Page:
Although the House voted for the $1.75 trillion social-spending and climate change investment Build Back Better Act, the legislation’s future is in jeopardy in the Senate. Senator Joe Manchin confirmed he would not vote for the bill, leaving many left-leaning officials on Capitol Hill doubtful that it will make its way to the president’s desk in the New Year.

Senator Joe Manchin
Sen. Joe Manchin (D-W.Va.), arrives at the U.S. Capitol in Washington, on Sept. 27, 2021. (Mandel Ngan/AFP via Getty Images)

Despite the numerous setbacks in the United States, surveys suggest that the economic recovery might be poised for a strong finish in 2021.

Durable goods orders surged at a better-than-expected 2.5 percent, new home sales advanced 12.4 percent in November, and the Conference Board’s Consumer Confidence Index climbed much higher than what the market had expected: 115.8 versus 110.8.

“The American economy is closing out 2021 on a high note,” said TD Economics in a research note.

Reading the Tea Leaves in 2022

From Omicron fears to President Biden’s $1.75 trillion spending initiative potentially on its knees, financial institutions have lowered their 2022 economic outlooks.

Goldman Sachs was one of the first major Wall Street firms to slash its forecasts for the U.S. economy over the next year, citing “modest downside” from the new variant.

The Wall Street giant projects that the U.S. gross domestic product will expand by 2.9 percent in 2022, down from its previous estimate of 3.3 percent.

“While many questions remain unanswered, we now think a modest downside scenario where the virus spreads more quickly but immunity against severe disease is only slightly weakened is most likely,” said economist Joseph Briggs in an update.

Mark Zandi, the chief economist for Moody’s Analytics, thinks “the economic recovery will be vulnerable to stalling out,” writing on Twitter that he anticipates real GDP growth will be 0.5 percent lower if the Build Back Batter Act cannot get passed.

Others aver that it could be too premature to determine if Omicron will play a critical role in the broader economy in the next calendar year.

“It is simply too earlier for it to show in activity data,” stated Jefferies economist Aneta Markowska in a weekly note.

On the inflation front, it is widely expected that inflation will be elevated, though many polls of economists suggest higher prices could ease later next year, with price pressures easing.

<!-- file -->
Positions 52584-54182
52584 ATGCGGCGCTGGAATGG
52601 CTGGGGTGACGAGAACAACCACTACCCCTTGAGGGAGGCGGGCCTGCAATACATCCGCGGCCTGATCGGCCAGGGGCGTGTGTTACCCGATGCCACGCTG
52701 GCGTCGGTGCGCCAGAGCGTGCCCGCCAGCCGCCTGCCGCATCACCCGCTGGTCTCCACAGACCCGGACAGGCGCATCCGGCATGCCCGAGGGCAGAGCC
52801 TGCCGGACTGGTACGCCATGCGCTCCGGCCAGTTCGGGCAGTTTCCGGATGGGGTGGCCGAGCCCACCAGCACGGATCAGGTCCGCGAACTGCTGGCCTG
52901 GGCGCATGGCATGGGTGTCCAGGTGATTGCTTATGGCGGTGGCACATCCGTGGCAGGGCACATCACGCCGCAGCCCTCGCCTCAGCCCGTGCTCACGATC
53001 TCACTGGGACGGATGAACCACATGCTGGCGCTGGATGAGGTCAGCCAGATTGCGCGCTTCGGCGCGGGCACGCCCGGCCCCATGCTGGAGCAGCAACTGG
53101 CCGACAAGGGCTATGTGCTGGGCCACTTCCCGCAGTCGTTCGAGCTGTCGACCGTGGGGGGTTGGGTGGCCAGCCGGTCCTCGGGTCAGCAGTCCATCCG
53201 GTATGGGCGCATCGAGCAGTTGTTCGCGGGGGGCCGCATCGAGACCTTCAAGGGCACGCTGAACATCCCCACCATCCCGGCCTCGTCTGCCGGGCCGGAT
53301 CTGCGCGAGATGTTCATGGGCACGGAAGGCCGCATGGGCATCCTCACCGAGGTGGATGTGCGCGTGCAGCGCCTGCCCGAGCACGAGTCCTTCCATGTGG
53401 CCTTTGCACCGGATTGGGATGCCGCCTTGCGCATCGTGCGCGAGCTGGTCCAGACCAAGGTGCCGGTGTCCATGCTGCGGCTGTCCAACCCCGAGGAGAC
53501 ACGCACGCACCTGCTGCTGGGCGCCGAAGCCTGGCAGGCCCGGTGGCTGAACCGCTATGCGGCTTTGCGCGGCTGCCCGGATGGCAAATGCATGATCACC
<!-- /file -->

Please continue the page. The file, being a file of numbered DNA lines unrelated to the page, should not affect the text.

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President Joe Biden speaks about the omicron variant of the coronavirus in the State Dining Room of the White House in Washington on Dec. 21, 2021. (Getty Images)

James Knightley, the Chief International Economist at Think ING, stated that the Federal Reserve believes the factors contributing to a near four-decade high inflation rate, such as supply chain disruptions, and labor market shortages, could dissipate throughout next year.

“But we are not so sure,” Knightley said.

“Firms have millions of job vacancies to fill so competition to find workers with the right skill set will remain intense. Demand-supply issues are a global phenomenon with semiconductor producers warning shortages could last through 2023. In an environment of strong demand, record order backlogs and ongoing supply constraints, cost increases can continue to be passed onto customers.”

According to the latest Federal Reserve Bank of New York’s (FRBNY) Survey of Consumer Expectations, many Americans are penciling in red-hot inflation for 2022: 6 percent, up from 5.7 percent in October.

Market analysts and economists will be paying attention to the scaling back of monetary policy and its impact on the financial markets and the overall economy.

Since 2022 is an election year and the Democrats are trying to hold onto the House and Senate, experts purport that the president will need to convince the public that the country is on the right track. So far, the polls show that most Americans think the opposite is unfolding before their eyes.

From The Epoch Times